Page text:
Rep. Humphrey Requests AG Investigate OK Beef Industry

Mike Seals - April 30, 2020 9:45 am

OKLAHOMA CITY – State Rep. Justin Humphrey, R-Lane, last week met with Oklahoma Attorney General Mike Hunter regarding his request of an investigation into the Oklahoma beef industry. On Tuesday, he sent a follow-up letter expressing appreciation for Hunter’s quick response to his initial request and commending Hunter’s staff for how quickly they addressed his concerns.

Humphrey said Hunter’s staff directed him to webinars and Zoom meetings presented by leading powerbrokers in the beef industry. After listening to hours of discussion, he wrote Hunter to report back his conclusions.

“First, it is very important to know and understand that COVID-19 did not create the crises now presented within the beef industry,” Humphrey wrote. “The virus merely accelerated and exposed multiple factors pertaining to market manipulation within the industry. The beef packing industry is a critical component of an extremely complex beef market network. Many organizations designated to represent beef producers may have acquired an unbalanced perspective of the importance of the packers verses the producers. These organizations have used their potential to peddle influence on behalf of the packing industry to establish an unfair, and I believe, an unlawful market advantage. This type of manipulation will result in the eradication of the present beef producer model and lead to a commercialization of the beef industry, which has already materialized in the pork and poultry industries.”

Humphrey said webinars hosted by special-interest groups discussed price setting, markets, risk factors and profits. He said he believes all buyers and sellers understand these fundamental components and risk. Producers also recognize import and export market demands.

“However, I witnessed little discussion on a multitude of external factors, which has detrimentally impacted the production of beef,” Humphrey wrote.

Humphrey said these factors include:

  1. Government regulations and legislation resulting in fewer packers creating monopolies and establishing an unfair advantage for corporate packers.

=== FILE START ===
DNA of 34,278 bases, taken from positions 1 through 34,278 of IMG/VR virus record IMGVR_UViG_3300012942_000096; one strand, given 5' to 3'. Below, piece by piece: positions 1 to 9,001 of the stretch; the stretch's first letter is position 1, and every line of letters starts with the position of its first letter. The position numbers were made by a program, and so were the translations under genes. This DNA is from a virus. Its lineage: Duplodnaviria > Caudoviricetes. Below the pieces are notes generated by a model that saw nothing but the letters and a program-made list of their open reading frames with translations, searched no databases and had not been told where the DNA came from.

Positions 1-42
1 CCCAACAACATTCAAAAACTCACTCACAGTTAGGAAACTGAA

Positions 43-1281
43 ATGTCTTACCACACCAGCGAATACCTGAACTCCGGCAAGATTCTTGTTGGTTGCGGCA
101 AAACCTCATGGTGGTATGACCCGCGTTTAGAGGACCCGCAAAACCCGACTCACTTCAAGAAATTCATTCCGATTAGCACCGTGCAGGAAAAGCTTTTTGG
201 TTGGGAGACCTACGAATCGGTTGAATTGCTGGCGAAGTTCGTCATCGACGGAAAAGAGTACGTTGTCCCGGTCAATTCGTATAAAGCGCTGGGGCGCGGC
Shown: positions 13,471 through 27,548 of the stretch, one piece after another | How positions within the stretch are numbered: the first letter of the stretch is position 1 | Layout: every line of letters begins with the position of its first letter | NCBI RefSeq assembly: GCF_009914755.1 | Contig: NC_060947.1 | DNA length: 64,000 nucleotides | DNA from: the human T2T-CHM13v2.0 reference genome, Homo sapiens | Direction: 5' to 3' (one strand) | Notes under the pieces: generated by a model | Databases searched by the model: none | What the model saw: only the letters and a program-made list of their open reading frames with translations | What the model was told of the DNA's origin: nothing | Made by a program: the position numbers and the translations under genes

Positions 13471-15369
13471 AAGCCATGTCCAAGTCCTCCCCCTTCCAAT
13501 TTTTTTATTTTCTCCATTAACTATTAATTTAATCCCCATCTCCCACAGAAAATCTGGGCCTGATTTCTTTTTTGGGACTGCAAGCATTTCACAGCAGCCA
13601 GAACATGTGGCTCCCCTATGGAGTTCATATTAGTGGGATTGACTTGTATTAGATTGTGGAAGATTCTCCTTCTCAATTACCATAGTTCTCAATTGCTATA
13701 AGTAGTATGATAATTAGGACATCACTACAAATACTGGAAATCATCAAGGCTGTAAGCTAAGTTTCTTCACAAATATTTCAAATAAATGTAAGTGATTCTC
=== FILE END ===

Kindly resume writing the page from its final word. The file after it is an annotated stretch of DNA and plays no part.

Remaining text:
2. Illegal collaboration between market monopolies resulting in the erosion of stable pricing and the inability for producers to impact price setting.
  3. Foreign influence in ownership of American markets and cheap imported beef, which fails to meet U.S. meat standards.
  4. Unfair competition with foreign producers, which destroys the market, requiring expensive and unfair requirements for U.S. producers and no standards for foreign producers.
  5. Labeling of American-raised beef informing and allowing consumers choice in beef consumption.
  6. Reducing government restrictions on processing and sales of beef at local markets.

Humphrey said other significant factors are being reported in the United States food chain.

“Recently, I received a presentation that U.S. officials are working on presenting potential alternative food markets,” Humphrey wrote. “These alternative markets reportedly introduce depopulating or disposal methods. These methods are plowing under vegetables crops, euthanizing chickens, aborting sows and burring feeder pigs, dumping milk and preparing to depopulate fat cattle ready for harvest. We are obliterating the United States food chain, and yet we are purchasing foreign foods and beef. We have a huge supply and demand. We can feed the world, yet we are destroying our harvest and our beef. While destroying our produce, meats and beef industry, we are purchasing imported beef that is less regulated, less safe and is often a poor quality product. It is time we all wake up and realize what is at stake.

“Yes, we need corporate packing plants, but we must also offer regional markets to supply and provide beef to our local communities and markets. We must end foreign control of our food markets, stop the monopolies and allow the United States consumer a choice to purchase U.S. products by requiring country of origin labeling.”

Humphrey ended his latest letter by encouraging the attorney general to act on his request for an investigation of the beef industry and to forward his correspondence to U.S. Attorney General William Barr.

“Please encourage him to take action to protect our great nation and our state,” Humphrey concluded.

 

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